No, this is not the beginning of a joke. Yesterday, I went with a few of my students to the Dead Sea Scrolls exhibit at the Franklin Institute in Philadelphia where the IAA is running a six-month exhibition. While it was fun to see actual scroll fragments, there were only 10 small portions and it was overcrowded so you only had a minute or two to see each one. Also, they keep the scrolls under very soft light (for preservation, I am sure), so it is hard to see them in detail. My last qualm is that they had only Hebrew fragments, I was really interested in seeing a Greek text, though I know they are rare.
The more exciting part of the evening was that the Institute sponsored a lecture series and last night featured two lectures, one by John Collins and the other by Lawrence Schiffman. I have only heard Collins speak once before (at SBL) and I had never heard Schiffman before. Both of them did a marvelous job – they are both jovial characters and excellent lecturers.
Their subject was the “theology of the Dead Sea Scrolls.” Truth be told, that was not really what they talked about. However, their lectures were absolutely terrific. Four points were made that I had never heard before or thought about before.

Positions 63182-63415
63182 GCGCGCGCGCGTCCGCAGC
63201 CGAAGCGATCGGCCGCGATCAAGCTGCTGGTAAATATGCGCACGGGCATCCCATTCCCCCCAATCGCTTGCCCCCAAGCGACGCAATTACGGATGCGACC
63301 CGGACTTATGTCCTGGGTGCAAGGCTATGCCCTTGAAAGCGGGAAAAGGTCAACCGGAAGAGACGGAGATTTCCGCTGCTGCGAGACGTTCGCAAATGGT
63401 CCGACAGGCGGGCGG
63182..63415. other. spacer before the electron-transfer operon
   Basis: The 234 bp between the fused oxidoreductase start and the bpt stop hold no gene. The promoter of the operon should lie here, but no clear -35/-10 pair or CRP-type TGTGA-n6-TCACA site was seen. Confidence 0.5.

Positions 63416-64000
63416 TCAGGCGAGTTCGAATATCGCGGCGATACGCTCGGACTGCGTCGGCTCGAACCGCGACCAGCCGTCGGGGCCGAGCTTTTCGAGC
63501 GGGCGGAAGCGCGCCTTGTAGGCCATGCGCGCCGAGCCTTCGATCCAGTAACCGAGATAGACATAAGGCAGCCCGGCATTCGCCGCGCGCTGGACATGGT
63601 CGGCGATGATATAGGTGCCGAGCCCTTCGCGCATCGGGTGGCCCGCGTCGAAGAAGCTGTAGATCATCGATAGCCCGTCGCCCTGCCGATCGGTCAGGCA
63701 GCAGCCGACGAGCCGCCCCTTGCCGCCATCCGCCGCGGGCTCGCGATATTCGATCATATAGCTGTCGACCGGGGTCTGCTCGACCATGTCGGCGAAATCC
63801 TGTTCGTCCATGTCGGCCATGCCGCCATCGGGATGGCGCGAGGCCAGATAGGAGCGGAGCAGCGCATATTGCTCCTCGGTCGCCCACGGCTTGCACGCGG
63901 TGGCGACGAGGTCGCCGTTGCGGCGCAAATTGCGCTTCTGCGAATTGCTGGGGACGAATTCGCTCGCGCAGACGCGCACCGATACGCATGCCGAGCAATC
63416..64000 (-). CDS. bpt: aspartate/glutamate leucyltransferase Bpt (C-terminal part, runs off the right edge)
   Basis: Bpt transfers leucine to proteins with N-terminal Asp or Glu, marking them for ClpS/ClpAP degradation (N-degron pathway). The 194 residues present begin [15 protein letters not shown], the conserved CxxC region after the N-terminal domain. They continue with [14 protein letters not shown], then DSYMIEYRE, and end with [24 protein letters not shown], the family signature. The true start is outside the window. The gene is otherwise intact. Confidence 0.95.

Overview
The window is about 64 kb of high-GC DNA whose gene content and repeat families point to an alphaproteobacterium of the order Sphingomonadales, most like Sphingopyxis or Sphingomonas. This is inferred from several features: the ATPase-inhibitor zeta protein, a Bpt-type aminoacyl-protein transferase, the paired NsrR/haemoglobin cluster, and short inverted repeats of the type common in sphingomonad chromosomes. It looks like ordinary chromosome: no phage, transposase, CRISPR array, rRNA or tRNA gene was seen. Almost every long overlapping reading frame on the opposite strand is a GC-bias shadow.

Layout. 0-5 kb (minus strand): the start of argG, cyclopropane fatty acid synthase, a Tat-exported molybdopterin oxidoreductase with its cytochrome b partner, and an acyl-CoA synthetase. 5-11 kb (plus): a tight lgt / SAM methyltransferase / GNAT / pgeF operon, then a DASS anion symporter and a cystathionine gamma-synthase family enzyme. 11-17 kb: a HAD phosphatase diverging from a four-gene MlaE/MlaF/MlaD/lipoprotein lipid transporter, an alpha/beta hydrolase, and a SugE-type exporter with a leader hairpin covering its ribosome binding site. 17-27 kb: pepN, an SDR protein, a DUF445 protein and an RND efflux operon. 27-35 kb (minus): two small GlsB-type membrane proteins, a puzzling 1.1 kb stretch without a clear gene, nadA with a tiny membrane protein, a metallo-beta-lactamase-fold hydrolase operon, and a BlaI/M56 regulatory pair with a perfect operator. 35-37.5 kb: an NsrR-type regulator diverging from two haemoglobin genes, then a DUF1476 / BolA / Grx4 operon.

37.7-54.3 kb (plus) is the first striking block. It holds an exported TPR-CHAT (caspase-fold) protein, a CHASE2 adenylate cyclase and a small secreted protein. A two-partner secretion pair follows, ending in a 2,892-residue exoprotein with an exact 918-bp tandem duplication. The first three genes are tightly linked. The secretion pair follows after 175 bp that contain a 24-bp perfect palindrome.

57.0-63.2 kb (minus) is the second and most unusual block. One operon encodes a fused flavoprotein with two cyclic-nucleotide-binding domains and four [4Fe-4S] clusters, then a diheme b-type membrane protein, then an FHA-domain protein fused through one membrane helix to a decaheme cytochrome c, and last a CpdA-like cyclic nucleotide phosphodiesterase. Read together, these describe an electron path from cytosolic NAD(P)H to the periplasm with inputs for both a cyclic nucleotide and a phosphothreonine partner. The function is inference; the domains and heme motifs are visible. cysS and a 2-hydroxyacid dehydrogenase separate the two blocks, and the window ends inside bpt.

Point #1: Collins does not believe that the scrolls should be linked in their entirety to the Qumran community. He thinks it unlikely (perhaps even impossible) for one small community to have had such a massive library. He argues that at the time of the Jewish war, when the Roman victory was imminent, Essenes brought their collective works (from all over) to the most remote location (Qumran) and eventually hid their collection in the nearby caves.
Point #2: Collins does not think the Qumran community was bent out of shape primarily over matters of priestly leadership, but rather in opposition to Pharasaic power that gained special favor during the reign of Salome Alexandra (first century BC).
Point #1: Schiffman repeated claimed to be confident that the Jewish canon was “closed” by the time of the Qumran community, but he admits to have a minority position.
Point #2: He wondered whether Qumran was not quite an exclusivist community. Perhaps it was a community that had its own private Essenic life, but welcomed non-sectarian Essenes for “intense periods of study.”
Both Collins and Schiffman try to resolve the problem of having one “rule” for the community that seems to envision men only (1QS) while another (Damascus Document) relates to whole families. How can this be? For Collins, one probable answer is that these are two different standards because they do not both derive from Qumran, but different Essenic communities that ended up putting their “rules” together in one place for safe-keeping. For Schiffman, he thinks (as I understand) both rules were “active” at Qumran. The community itself focused on men, but if others came for a period to the encampment, an accommodating “rule” was in place if their brought their families. In terms of archaeological finds, there are about 10x the number of male body remains in the cemetery than there are women. Also, the men were buried basically in one important site, whereas the women were buried around the periphery. What does this mean? What role did they play in the community? Again, this is all debated.
If you are in the Philly area, the DSS are “still in town” until Sunday, so catch it while you can!